Aquaculture for all

Fish-free feed breakthrough

Feed ingredients Marine fish Sustainability +4 more

Researchers have developed a cost-effective “fish-free” feed for carnivorous marine finfish, in which fishmeal and fish oil have been replaced by poultry meal and algal oil respectively.

The trials took place at Ocean Era's kampachi farm, off Hawaii

© Doug Perrine / SeaPics

During the three-month trial funded by a Saltonstall-Kennedy grant from the National Oceanic and Atmospheric Administration (NOAA), 480 juvenile kampachi (Seriola rivoliana) were fed one of four diets. Two of the diets contained no fishmeal, and one of these also contained no fish oil. Fishmeal replacement relied primarily on poultry meal, from up-cycled poultry trimmings. Fish oil replacement was achieved using Veramaris natural marine algal oil, which contains high levels of two critical omega-3 fatty acids, DHA and EPA. A fishmeal and fish oil diet was used as a control, together with an additional commercial control diet. The fish were stocked into sixteen tanks for the comparative grow-out trial.

“This is the first time – to our knowledge – that fishmeal and fish oil have been totally eliminated from the diet of a marine carnivorous fish, with no deleterious consequences,” said Neil Anthony Sims, CEO of the Hawaii-based Ocean Era, where the trial was conducted. “Kampachi are a fast-growing, sashimi-grade fish, so this a significant breakthrough for the sustainability and scalability of marine fish farming.”

Aquaculture, the world’s fastest growing food sector, consumes more than 70 percent of the world’s fish oil and fishmeal, which are derived from forage fish like sardines, anchovies and menhaden. Roughly 20 percent of the global wild catch, or 18 million tonnes of fish each year, are converted into fishmeal and fish oil for use in animal feed.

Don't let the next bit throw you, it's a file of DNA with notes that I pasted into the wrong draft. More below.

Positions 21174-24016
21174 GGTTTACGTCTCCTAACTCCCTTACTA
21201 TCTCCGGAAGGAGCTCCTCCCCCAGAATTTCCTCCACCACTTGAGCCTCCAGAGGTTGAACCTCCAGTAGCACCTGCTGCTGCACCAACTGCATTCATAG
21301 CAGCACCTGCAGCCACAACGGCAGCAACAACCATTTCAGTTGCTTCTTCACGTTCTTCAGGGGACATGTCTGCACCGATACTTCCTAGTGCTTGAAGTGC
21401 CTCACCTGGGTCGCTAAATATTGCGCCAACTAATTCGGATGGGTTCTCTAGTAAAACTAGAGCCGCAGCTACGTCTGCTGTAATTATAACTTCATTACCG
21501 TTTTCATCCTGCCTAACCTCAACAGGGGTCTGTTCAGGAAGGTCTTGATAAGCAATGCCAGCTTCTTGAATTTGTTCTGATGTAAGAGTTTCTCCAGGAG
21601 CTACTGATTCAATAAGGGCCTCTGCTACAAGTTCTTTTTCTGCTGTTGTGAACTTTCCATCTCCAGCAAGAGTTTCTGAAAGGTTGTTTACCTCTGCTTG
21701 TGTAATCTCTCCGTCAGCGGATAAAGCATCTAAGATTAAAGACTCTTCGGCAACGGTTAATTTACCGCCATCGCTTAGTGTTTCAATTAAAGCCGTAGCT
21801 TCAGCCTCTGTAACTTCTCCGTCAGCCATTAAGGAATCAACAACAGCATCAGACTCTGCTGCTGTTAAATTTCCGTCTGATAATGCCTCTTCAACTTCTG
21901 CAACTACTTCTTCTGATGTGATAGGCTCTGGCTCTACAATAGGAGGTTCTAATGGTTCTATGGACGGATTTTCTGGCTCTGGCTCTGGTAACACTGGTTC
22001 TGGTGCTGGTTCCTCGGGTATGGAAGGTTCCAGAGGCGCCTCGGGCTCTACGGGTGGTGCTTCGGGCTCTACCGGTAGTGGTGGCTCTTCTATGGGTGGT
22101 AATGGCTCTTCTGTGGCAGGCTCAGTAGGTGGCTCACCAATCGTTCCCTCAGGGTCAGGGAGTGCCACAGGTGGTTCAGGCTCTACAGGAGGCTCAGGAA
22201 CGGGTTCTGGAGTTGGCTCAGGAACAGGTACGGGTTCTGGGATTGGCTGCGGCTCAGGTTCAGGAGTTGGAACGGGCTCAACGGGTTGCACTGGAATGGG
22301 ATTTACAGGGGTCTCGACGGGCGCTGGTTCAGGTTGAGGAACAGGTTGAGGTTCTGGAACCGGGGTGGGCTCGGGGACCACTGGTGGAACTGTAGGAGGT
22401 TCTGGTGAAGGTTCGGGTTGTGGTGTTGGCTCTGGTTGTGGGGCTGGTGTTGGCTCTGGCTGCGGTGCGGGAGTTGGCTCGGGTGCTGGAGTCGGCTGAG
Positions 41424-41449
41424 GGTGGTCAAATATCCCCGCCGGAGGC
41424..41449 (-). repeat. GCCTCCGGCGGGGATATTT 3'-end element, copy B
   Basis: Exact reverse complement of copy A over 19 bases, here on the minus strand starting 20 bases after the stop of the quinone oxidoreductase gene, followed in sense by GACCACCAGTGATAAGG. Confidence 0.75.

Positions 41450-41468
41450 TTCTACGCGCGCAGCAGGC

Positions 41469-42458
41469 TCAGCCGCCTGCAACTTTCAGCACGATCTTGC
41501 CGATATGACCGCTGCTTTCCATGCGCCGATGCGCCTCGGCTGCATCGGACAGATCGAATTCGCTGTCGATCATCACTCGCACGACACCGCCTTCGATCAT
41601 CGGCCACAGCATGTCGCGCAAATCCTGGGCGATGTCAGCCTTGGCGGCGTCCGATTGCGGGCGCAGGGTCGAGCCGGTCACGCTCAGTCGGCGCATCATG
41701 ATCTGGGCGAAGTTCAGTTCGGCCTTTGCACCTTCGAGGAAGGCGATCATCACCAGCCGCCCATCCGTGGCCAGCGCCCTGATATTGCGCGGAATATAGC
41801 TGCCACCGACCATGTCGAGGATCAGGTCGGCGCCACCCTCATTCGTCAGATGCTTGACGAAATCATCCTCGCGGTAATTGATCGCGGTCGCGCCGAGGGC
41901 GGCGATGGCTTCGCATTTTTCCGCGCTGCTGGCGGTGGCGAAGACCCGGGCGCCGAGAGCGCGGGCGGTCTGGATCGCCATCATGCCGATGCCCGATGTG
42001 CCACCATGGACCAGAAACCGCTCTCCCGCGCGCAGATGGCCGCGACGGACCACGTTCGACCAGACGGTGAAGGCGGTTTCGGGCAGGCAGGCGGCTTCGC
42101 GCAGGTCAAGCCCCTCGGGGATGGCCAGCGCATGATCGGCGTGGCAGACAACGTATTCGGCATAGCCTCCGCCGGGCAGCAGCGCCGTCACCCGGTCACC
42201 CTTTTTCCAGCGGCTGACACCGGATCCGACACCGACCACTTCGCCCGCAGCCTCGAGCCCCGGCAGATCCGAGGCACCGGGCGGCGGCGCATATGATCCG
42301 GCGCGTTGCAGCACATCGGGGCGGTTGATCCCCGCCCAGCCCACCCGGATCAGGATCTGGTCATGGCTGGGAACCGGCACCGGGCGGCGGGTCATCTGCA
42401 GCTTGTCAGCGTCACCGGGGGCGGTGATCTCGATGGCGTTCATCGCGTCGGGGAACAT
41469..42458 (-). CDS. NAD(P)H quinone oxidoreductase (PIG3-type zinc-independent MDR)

The fish that were fed the zero fishmeal / zero fish-oil diet performed as well as the fish fed with the fishmeal and fish-oil diet. Performance was evaluated in terms of growth, feed conversion ratio (FCR), fillet yield and survival. FCR is the ratio of the amount of feed it takes to grow one kilogram of fish.

The fish fed the zero fishmeal / zero fish-oil diet also had a more desirable taste compared to the fish fed the commercially available control diet.

“The results clearly show that algal oil can replace fish oil 100 percent without any reduction in growth of this marine fish,” said Rick Barrows, a fish nutrition expert with Aquatic Feed Technologies and co-principal investigator of the study.

The feed formulations used in this trial are available as open source formulae through the F3 Feed Innovation Network (F3 FIN) for anyone working to replace wild-caught fish ingredients in animal feed. F3 FIN encourages sustainable innovations in fish-free aquaculture feed ingredients by sharing experimental protocols, testing facilities and ingredient providers.

Algae oils have been shown to contain twice the amount of EPA and DHA omega-3 fatty acids as fish oil, both of which are important for maintaining fish health and imparting heart and brain health benefits to humans.

“Development of diets that use these upcycled ingredients and microalgal oils is critical to the long-term scalability of marine fish culture, and therefore to our ability to sustainably feed a planet of nine billion people with heart-healthy seafood,” said Sims.

The project, titled “Developing cost-effective fishmeal-free and fish oil-minimized diets for high market value US marine fish aquaculture,” was funded through NOAA’s Saltonstall-Kennedy Grant Program (NA18NMF4270208). The United States Department of Agriculture’s (USDA) Agricultural Research Service provided feed milling support for the trial. Anthropocene Institute and Ka'upulehu fishponds were collaborating partners on the NOAA grant.

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